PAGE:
by Joe Cuhaj (Falcon Guides)
© Joe Cuhaj/Falcon Guides. All Rights Reserved.
I was visiting Georgia from California and I took advice from my friends to check out the DeSoto Scout Trail. It was worth it and then some! First off the trail is 16 miles long, and NOT at all like the current trails.com description.The trail was right by the river and in great shape besides a little driftwood and ferns at my ankles. The DST is WELL marked at least every 200 ft. So I started at DeSoto State Park and continued south past many spectacular waterfalls and a raging beautiful blue river. Some of the trail had a good foot bed and other parts were right next to the river and walking on boulders of various sizes. (which was cool) All kinds of plants and flowers were already coming up and giving the trail much color. The trail got less rocky as you worked your way south and eventually the steep cliffs and waterfalls gave way to rolling creeks and a wider river valley filled with ferns of many different kinds. We passed the confluence of several creeks and finally the CF of the East and West Fork. There were a few creeks to ford after the trail followed old Forest Road 5. We camped at Hartline Ford and it was right at a nice on the river. There was even a pit toilet "outhouse" and some firewood! We continued out past another campsite as the trail got back into the forest by the river. The last 8 miles of the trail is easy walking and there is a huge improved parking area on the south side of the DST. Quite a fun and unexpected 2 day trek into some beautiful scenery. We only saw 2 groups the whole 2 days on the trail! Next time I will come back when it is warm enough to swim! desotoscouttraildotcom has a lot of maps and info too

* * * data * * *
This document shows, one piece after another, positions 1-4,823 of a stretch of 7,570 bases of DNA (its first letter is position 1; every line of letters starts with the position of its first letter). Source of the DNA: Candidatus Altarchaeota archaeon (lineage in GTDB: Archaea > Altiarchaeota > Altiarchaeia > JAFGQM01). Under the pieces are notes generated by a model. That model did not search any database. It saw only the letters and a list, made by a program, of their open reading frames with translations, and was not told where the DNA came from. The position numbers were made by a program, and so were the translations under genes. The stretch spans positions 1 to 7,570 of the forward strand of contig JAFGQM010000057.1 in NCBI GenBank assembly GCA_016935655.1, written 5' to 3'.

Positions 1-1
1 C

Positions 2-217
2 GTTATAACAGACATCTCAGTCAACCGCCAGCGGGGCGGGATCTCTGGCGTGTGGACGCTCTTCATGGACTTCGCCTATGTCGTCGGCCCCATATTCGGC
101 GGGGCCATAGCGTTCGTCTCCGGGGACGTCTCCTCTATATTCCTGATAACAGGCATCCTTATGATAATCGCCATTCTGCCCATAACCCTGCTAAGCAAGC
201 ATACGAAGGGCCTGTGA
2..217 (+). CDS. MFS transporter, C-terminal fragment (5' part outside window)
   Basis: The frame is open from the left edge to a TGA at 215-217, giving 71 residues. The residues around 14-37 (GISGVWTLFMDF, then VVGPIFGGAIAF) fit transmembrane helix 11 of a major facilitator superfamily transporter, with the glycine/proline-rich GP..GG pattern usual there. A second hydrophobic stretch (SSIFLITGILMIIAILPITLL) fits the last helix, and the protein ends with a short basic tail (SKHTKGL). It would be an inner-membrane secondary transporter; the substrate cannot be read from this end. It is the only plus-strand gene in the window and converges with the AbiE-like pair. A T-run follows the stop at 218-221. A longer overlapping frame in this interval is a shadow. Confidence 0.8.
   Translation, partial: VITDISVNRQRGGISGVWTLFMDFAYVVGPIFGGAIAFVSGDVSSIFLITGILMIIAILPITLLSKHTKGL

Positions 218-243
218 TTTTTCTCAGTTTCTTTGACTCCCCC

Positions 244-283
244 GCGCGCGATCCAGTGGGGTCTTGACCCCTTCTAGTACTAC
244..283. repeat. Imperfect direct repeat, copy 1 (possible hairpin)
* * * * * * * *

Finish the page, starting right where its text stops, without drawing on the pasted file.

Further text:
The DST is a great trail but this guide is very outdated. This trail was restored and marked with metal "DST" signs in the summer of 2011. The trail is 16 miles from Comer Scout Reservation to Edna Hill Church. The upper 2 miles north of Comer is closed to the public because it is on a Boy Scouts Reservation. The rest of the trail is 100% open. The public lands section starts at DeSoto State Park.(DSP) The DST here is marked with Yellow blazes.If you are at DSP, just go toward the river and you will eventually find the trail. The trail follows the ridge of the West Fork of Little River and has great views and many waterfalls. Next it descends right by the river and meanders up and down boulders, rocks and on ledges. It travels up slope to get out of the floodplain several times, but the climb is not too bad. There are several swimming spots and a couple of developed free "first come first serve"campsites on the trail on the river at Hartline Ford and Billy's Ford.
There is a DeSoto Scout Trail Facebook page where you can get tons of maps and info on the trail.
I hiked part of this trail along the emergency exits into Desoto State Park. The trail was clean and very legible. Some people from this area have been organizing trail maintainance days which have really helped out. You can find more info here http://www.facebook.com/home.php?#!/profile.php?id=100002371978413
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